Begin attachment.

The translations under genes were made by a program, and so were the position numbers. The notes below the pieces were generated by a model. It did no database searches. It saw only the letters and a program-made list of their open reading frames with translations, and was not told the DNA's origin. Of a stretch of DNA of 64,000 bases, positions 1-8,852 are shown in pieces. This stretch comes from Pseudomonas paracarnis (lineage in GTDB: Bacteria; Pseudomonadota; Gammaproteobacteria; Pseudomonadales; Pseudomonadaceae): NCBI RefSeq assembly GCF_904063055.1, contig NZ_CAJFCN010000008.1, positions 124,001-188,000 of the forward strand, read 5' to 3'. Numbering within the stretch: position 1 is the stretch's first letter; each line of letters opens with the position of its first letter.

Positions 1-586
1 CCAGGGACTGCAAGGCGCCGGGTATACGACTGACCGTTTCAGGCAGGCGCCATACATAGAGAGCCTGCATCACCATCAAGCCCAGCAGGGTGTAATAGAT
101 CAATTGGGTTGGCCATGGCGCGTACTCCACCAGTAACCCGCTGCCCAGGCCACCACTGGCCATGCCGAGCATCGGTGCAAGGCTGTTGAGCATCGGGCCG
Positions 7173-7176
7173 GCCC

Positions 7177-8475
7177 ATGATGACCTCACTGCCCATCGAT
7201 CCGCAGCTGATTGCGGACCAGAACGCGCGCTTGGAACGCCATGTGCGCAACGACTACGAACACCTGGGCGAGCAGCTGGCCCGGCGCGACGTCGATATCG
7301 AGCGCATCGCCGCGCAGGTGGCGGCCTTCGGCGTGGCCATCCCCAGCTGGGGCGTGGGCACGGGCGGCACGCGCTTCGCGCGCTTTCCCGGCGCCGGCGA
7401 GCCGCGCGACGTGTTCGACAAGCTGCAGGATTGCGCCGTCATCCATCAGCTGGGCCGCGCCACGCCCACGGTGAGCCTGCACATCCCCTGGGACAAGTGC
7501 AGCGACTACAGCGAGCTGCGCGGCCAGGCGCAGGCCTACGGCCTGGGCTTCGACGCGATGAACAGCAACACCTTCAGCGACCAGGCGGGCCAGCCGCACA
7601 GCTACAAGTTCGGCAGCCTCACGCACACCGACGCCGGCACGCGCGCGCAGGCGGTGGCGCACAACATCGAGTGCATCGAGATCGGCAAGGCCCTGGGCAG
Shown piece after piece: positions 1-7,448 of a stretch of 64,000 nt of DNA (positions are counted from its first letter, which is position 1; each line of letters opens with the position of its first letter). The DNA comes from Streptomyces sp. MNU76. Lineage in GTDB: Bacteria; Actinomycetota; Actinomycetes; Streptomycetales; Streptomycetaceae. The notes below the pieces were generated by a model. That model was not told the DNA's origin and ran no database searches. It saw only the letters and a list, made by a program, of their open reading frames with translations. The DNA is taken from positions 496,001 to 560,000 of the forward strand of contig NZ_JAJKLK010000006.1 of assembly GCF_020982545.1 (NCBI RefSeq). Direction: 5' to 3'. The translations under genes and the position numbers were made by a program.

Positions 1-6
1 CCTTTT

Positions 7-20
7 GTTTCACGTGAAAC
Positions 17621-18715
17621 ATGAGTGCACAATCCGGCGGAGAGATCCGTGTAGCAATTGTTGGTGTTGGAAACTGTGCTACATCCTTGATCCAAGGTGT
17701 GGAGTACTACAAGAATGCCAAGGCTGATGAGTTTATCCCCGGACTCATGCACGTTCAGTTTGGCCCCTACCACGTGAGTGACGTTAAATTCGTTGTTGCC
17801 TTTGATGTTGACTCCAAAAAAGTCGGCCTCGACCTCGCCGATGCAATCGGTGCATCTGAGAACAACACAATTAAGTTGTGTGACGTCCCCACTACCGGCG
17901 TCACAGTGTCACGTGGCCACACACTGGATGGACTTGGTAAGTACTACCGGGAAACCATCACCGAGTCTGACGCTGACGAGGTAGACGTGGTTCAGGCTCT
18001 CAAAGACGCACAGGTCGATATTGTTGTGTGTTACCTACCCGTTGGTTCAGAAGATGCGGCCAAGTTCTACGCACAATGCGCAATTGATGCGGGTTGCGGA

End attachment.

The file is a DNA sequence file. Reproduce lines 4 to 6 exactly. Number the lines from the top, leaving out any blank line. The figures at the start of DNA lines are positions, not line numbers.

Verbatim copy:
101 CAATTGGGTTGGCCATGGCGCGTACTCCACCAGTAACCCGCTGCCCAGGCCACCACTGGCCATGCCGAGCATCGGTGCAAGGCTGTTGAGCATCGGGCCG
Positions 7173-7176
7173 GCCC